Nondeductible IRA Contributions

If your income exceeds specific levels, you may not be able to make tax-deductible contributions to your traditional IRA, or the amount of your contribution may be limited. Certain restrictions may affect your ability to deduct your contributions.1

But you still can save for your retirement with a nondeductible IRA contribution. Although your nondeductible IRA contributions won’t reduce your taxes in the year you make them, you can defer taxes on the earnings your contributions make, just as you can with the rest of your contributions to your traditional IRA.

Nondeductible IRA Contributions Build for the Future

Although you don’t receive any immediate tax benefit from a nondeductible IRA contribution, the growth can be significant, and it may ultimately make the contribution worthwhile, especially if you expect to have a lower tax rate after you retire than you do now. In other words, if you expect your income (and your tax rate) to continue rising, you may want to pay taxes on earnings as you go, rather than defer them.

When you take your standard IRA distributions during retirement, you pay taxes on the growth. But any nondeductible IRA contributions are treated as your basis (your sum total). Since you effectively paid tax on the money when you made the contribution, you won’t have to pay tax on it again later. The IRS keeps track of filers who have paid taxes on nondeductible contributions with the mandatory Form 8606.2

Let’s say you made a $2,000 nondeductible contribution one year ago, and your account balance, through additional deductible contributions and investment growth, was worth $20,000 when you make a withdrawal. If you were to make a $1,000 withdrawal during retirement, only $900 would be considered taxable income, since 10% ($2,000 divided by $20,000) was a return of a nondeductible basis.

Contribution Limits for IRAs

Rules for IRA contributions are complex, and it pays to review them each year. Also, the contribution limits can vary from year to year. For tax years 2019 and 2020:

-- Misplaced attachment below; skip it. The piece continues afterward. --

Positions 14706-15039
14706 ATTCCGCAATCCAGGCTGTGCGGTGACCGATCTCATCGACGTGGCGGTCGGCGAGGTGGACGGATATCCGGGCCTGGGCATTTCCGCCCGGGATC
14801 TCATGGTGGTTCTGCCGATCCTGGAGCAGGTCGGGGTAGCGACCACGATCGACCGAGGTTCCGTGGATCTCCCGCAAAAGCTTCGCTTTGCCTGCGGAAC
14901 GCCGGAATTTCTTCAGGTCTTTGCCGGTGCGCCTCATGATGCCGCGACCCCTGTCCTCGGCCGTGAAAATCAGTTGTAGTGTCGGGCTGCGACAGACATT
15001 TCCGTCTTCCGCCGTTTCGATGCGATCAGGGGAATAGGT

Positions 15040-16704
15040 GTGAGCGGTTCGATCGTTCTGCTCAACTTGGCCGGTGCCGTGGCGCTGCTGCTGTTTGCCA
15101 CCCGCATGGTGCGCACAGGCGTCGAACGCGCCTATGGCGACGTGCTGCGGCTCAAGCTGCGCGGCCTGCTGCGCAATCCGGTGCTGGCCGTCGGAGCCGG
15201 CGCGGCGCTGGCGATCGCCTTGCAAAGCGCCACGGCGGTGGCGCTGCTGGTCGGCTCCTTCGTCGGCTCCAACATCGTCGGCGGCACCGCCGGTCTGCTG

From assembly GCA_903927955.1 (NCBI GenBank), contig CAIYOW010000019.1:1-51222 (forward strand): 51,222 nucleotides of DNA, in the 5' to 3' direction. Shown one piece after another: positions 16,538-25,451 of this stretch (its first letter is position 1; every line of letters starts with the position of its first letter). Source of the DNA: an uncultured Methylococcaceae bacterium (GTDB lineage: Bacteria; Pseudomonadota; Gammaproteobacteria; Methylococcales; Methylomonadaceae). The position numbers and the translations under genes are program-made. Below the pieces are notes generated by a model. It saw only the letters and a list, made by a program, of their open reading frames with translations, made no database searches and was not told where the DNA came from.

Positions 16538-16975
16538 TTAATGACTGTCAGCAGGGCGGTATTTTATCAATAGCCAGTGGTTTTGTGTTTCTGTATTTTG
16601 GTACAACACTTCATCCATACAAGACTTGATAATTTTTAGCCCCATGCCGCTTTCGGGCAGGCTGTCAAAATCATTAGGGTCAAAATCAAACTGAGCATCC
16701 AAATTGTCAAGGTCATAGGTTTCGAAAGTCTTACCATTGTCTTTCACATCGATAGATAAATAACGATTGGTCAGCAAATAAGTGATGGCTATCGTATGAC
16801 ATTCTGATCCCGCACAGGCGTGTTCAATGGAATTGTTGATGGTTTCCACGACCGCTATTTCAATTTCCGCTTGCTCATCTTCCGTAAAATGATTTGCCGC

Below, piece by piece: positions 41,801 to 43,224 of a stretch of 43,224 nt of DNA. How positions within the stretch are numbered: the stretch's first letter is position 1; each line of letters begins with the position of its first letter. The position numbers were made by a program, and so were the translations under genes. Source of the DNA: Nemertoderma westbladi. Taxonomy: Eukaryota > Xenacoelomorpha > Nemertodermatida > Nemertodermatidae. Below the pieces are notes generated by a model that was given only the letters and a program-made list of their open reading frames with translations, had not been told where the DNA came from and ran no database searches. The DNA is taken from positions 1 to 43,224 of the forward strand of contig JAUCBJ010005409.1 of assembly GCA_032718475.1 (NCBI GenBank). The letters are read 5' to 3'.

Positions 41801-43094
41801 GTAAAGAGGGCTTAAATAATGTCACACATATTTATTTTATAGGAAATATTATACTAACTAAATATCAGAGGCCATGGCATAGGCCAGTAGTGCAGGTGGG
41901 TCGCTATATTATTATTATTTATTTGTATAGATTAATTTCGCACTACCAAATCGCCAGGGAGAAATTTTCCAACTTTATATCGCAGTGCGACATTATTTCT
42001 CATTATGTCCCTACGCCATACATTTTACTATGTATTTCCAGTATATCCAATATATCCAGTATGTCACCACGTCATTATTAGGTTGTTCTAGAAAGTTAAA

• If you’re 50 and older, you can put a combined total of $7,000 into your Traditional and Roth IRAs.
  • If you’re 49 and younger, you can put a combined total of $6,000 into your Traditional and Roth IRAs3 .

These limits don’t apply to rollover contributions or qualified reservist repayments.

If you contribute more than the annual limit to your IRA, the IRS will levy a 6% tax per year on the excess amount until you remove those contributions.3

Income Restrictions for IRAs

However, you may not be able to deduct everything you contribute to a traditional IRA. If you’re employed by a company that offers a workplace retirement account such as a 401(k) or 403(b), you face certain income limits for deducting your IRA contributions. This is true regardless of whether you choose to participate in the workplace retirement plan.1

For tax year 2019, if you’re covered by a retirement plan at work, the following rules apply:

  • Single or head of household and your adjusted gross income (AGI) is $64,000 or less—you’re eligible to take the full deduction
  • Married filing jointly or as a qualified widow(er), AGI $103,000 or less—take the full deduction4
  • Married filing jointly and your spouse is covered by a workplace plan, but you’re not—you can deduct the full amount if you make $193,000 or less5
  • Married filing separately, AGI less than $10,000—claim a partial deduction

For tax year 2020, the AGI limits increase slightly for those covered by an employer-sponsored retirement plan:

  • Single or head of household, AGI $65,000 or less—you can claim the full deduction
  • Married filing jointly or a qualifying widower, AGI $140,000 or less—you can claim the full deduction
  • Married filing separately, AGI less than $10,00—claim a partial deduction6
  • Married filing jointly and your spouse is covered by a retirement plan through work, but you’re not—take the full deduction if your AGI is $196,000 or less7

Deductions are phased out from there as income rises. If you’re married filing separately, you’re subject to more stringent income rules, although if you’re separated and have lived apart for the entire year, you’re treated as a single payer by the IRS for these limits.

If neither you nor your spouse is eligible to participate in a workplace retirement plan, you may make deductible IRA contributions as long as you (or your spouse) have any earned income, regardless of how much you make.

Roth IRA as an Alternative

If you are eligible for an employer-sponsored 401(k) and have income exceeding the limits for a regular IRA deduction, you may still be eligible for a Roth IRA contribution, which has significantly higher income limits.8 If this is your situation, it typically makes sense to choose a Roth IRA contribution over a nondeductible IRA. After all, while neither contribution is deductible, with a regular IRA, the contribution grows tax-deferred, but a Roth IRA contribution grows tax-free.

The Bottom Line

Choosing the best strategy for your retirement accounts is an ongoing process, and the best decisions depend on your age, income, and retirement goals. Consult a financial advisor to help you decide the best way to maximize tax savings in your situation, whether through nondeductible IRA contributions or otherwise.

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